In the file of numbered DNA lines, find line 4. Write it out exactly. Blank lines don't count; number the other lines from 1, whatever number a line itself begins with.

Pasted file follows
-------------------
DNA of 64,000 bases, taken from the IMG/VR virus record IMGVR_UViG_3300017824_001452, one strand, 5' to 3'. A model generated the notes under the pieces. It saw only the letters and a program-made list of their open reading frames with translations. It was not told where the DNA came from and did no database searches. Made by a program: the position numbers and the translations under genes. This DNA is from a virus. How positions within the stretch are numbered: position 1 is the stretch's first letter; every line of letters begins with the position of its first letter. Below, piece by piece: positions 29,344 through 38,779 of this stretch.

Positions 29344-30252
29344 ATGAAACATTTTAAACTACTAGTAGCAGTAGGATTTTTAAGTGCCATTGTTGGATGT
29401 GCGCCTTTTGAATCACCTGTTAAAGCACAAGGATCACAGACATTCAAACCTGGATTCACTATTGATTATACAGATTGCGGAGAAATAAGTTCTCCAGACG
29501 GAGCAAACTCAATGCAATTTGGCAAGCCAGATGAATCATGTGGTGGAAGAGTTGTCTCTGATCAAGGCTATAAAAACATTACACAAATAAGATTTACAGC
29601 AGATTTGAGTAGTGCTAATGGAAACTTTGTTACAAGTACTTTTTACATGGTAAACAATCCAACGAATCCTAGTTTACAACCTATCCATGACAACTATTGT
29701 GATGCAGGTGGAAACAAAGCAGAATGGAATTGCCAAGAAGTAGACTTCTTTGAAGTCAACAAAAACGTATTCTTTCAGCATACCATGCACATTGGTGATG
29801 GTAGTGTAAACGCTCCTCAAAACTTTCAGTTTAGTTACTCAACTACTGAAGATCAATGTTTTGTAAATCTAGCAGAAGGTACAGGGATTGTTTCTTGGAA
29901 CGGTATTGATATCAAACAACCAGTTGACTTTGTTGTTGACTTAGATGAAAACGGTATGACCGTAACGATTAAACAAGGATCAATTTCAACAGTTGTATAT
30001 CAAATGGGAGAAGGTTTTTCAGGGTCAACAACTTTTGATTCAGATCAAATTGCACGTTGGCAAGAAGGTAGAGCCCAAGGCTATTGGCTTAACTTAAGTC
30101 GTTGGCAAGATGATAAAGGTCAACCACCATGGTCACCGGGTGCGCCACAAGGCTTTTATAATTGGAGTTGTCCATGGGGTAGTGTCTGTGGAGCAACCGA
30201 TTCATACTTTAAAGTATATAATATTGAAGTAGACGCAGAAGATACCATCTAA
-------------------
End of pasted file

29401 GCGCCTTTTGAATCACCTGTTAAAGCACAAGGATCACAGACATTCAAACCTGGATTCACTATTGATTATACAGATTGCGGAGAAATAAGTTCTCCAGACG